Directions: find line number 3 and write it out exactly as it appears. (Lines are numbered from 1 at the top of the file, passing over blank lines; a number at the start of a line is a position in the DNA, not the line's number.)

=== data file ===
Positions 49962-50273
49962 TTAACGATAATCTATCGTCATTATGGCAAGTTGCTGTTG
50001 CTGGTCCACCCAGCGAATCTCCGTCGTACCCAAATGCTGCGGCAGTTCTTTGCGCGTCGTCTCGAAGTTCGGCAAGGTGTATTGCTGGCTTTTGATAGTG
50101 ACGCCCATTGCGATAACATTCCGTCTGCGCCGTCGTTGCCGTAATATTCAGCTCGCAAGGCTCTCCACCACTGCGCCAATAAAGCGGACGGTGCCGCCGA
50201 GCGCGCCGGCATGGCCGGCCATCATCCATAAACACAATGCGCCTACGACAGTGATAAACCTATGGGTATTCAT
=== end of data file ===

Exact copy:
50001 CTGGTCCACCCAGCGAATCTCCGTCGTACCCAAATGCTGCGGCAGTTCTTTGCGCGTCGTCTCGAAGTTCGGCAAGGTGTATTGCTGGCTTTTGATAGTG